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Notice

Notice of Intent To Repatriate Cultural Items: Washington State Parks and Recreation Commission, Olympia, WA

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AGENCY:

National Park Service, Interior.

ACTION:

Notice.

SUMMARY:

The Washington State Parks and Recreation Commission (hereafter State Parks), in consultation with the appropriate Indian tribes or Native Hawaiian organizations, has determined that the cultural items listed in this notice meet the definition of sacred objects. Lineal descendants or representatives of any Indian tribe or Native Hawaiian organization not identified in this notice that wish to claim these cultural items should submit a written request to the State Parks. If no additional claimants come forward, transfer of control of the cultural items to the lineal descendants, Indian tribes, or Native Hawaiian organizations stated in this notice may proceed.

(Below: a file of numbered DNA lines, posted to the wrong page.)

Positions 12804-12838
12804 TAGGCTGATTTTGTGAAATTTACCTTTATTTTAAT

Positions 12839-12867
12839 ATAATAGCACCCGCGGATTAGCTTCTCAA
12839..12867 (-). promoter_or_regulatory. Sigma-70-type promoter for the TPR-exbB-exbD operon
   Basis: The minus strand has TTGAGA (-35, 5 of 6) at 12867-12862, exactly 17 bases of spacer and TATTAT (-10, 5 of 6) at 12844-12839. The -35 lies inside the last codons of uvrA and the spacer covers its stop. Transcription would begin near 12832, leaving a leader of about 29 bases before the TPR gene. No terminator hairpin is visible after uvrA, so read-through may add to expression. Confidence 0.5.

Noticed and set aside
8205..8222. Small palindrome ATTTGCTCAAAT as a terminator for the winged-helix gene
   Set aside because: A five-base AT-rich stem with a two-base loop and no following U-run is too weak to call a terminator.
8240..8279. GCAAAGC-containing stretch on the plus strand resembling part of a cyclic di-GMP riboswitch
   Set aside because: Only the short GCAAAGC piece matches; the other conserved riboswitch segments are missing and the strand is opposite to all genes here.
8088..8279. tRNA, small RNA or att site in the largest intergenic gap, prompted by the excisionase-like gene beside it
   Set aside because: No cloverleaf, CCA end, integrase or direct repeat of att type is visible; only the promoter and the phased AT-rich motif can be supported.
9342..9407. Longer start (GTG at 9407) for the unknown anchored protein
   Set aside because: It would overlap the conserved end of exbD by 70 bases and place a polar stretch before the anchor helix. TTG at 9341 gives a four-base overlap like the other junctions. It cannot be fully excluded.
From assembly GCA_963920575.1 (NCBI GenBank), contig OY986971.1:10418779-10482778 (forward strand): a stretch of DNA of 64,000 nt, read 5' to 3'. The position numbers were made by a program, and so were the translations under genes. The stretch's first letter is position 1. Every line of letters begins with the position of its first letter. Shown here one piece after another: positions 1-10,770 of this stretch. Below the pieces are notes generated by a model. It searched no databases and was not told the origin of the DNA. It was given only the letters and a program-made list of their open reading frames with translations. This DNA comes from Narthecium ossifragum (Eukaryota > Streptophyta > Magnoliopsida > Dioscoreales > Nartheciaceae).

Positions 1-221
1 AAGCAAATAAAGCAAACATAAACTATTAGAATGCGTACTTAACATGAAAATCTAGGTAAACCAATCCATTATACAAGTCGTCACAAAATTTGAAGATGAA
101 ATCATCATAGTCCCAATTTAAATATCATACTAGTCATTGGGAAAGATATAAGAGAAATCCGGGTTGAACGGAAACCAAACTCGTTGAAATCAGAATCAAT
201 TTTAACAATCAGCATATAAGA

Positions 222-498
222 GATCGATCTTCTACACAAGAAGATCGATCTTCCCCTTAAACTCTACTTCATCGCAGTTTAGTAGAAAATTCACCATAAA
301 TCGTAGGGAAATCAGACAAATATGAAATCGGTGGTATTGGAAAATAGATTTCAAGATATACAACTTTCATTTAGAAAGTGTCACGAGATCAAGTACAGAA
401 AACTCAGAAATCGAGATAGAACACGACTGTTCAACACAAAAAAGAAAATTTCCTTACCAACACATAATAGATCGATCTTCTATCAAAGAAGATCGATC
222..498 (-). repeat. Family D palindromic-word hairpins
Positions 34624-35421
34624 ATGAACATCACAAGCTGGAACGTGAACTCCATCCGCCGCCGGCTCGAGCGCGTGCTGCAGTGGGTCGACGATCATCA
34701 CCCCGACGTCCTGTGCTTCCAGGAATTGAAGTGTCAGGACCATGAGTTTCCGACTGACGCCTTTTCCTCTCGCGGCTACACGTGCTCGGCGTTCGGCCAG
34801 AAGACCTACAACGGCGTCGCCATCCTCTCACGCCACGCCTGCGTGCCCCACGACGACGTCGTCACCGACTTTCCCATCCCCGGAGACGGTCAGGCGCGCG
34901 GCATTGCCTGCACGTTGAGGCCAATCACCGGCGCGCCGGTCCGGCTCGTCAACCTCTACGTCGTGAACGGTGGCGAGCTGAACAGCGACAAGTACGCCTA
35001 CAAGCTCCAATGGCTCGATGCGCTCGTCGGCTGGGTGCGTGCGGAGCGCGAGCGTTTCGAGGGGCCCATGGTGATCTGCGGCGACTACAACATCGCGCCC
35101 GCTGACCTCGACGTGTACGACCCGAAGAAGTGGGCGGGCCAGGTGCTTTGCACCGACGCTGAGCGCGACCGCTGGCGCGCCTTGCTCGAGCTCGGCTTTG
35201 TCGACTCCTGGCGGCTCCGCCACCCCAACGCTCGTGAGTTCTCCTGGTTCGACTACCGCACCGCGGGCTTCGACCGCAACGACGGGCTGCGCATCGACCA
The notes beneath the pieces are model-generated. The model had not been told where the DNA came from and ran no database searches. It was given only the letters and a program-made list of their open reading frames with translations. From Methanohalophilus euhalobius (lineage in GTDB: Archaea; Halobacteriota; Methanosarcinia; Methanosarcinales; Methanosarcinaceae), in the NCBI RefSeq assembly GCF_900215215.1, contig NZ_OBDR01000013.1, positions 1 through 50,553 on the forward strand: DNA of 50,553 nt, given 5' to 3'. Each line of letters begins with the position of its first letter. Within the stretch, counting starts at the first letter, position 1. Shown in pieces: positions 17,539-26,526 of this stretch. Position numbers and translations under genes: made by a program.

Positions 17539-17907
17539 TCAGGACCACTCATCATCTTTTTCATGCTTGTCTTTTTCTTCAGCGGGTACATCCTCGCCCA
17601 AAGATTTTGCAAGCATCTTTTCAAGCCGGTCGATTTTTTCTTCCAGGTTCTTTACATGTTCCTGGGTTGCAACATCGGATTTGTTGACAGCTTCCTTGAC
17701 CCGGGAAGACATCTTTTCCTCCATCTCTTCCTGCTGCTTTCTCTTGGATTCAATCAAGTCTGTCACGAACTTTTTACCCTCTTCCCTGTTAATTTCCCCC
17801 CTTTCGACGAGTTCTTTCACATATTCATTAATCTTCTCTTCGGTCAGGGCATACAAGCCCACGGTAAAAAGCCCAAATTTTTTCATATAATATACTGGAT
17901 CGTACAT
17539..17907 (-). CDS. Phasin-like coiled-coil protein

DATES:

Lineal descendants or representatives of any Indian tribe or Native Hawaiian organization not identified in this notice that wish to claim these cultural items should submit a written request with information in support of the claim to the State Parks at the address in this notice by October 17, 2016.

ADDRESSES:

Alicia Woods, Washington State Parks and Recreation Commission, P.O. Box 42650, Olympia, WA 98504-2650, telephone (360) 902-0939, email Alicia.Woods@parks.wa.gov.

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SUPPLEMENTARY INFORMATION:

Notice is here given in accordance with the Native American Graves Protection and Repatriation Act (NAGPRA), 25 U.S.C. 3005, of the intent to repatriate cultural items under the control of the State Parks that meet the definition of sacred objects under 25 U.S.C. 3001.

This notice is published as part of the National Park Service's administrative responsibilities under NAGPRA, 25 U.S.C. 3003(d)(3). The determinations in this notice are the sole responsibility of the museum, institution, or Federal agency that has control of the Native American cultural items. The National Park Service is not responsible for the determinations in this notice.

History and Description of the Cultural Items